A study of teacher-student discourse in a college reading course using the portfolio process
Wickstrom, Carol D.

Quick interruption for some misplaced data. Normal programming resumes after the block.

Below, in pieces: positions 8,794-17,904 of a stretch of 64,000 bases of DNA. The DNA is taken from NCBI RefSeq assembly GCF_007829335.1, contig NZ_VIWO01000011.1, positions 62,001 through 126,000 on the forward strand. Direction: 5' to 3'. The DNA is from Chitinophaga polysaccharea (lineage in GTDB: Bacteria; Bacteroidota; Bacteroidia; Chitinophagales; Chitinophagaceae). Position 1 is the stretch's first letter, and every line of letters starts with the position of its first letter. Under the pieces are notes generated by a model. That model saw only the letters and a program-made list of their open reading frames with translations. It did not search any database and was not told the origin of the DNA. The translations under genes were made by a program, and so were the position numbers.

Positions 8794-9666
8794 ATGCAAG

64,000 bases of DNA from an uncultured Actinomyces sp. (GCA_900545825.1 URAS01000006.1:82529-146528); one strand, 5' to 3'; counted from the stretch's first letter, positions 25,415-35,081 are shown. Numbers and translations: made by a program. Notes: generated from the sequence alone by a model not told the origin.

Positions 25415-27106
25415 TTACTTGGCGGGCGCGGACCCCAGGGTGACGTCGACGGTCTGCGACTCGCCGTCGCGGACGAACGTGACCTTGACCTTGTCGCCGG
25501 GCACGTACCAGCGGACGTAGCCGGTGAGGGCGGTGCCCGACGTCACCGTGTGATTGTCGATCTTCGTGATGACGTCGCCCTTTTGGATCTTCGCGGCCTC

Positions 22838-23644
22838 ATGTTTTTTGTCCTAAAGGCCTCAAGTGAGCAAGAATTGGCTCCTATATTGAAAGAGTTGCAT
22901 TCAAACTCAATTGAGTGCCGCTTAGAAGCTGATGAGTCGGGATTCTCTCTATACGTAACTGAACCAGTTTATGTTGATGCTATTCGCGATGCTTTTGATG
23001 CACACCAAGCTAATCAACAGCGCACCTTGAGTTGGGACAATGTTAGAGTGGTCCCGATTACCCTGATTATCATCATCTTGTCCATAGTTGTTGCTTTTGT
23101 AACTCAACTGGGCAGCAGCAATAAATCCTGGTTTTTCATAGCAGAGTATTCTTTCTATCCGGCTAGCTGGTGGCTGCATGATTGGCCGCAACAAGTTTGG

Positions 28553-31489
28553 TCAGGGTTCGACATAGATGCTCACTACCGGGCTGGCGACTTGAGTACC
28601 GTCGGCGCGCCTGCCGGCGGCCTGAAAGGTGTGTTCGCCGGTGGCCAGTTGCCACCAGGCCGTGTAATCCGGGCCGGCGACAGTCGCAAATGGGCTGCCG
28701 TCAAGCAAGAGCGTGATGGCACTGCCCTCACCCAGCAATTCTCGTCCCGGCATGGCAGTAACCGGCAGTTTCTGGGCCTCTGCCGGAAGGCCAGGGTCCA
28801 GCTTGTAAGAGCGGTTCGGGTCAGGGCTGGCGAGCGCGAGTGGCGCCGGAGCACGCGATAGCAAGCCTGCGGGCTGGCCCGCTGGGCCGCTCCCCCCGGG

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Current testing practices in literacy are believed to be a mismatch for current theory. The socio-constructivist theory of learning and strategies that support this theory involve processes rather than products. Efforts to expand assessment beyond multiple-choice testing have been made at various levels of education. Of all the performance tests available, portfolio assessment has been most frequently attempted. Inquirty throughout this study focused on discourse used during the portfolio process. The purpose was to determine what characterizes the discourse of teaching, assessing, and learning in a college level reading course using the porfolio process. Determining student integration and self-assessment also were studied. A qualitative case study using ethnographic techniques was used to illuminate this phenomenon. Data were collected from one college instructor and 27 preservice teachers through audiotaped and written reflection in the seven settings of the process. Protocols were anlyzed at conversation and segment levels allowing the coding process to emerge. Findings indicated that there were 5 teaching strategies, 5 assessing strategies, and 22 categories of learning. Multiple settings of the process allowed different types of teaching, assessing, and learning to occur in each. Comembership in the process was determined because strategies and categories were identified from all participants. Students integrated at various levels and self-assessment existed. The interrelatedness of teaching and assessing revealed a dynamic process of learning. A theoretical framework for understanding the discourse of teaching, assessing, and learning during portfolio process emerged. Implications for teacher education, educational practice, and further research are addressed.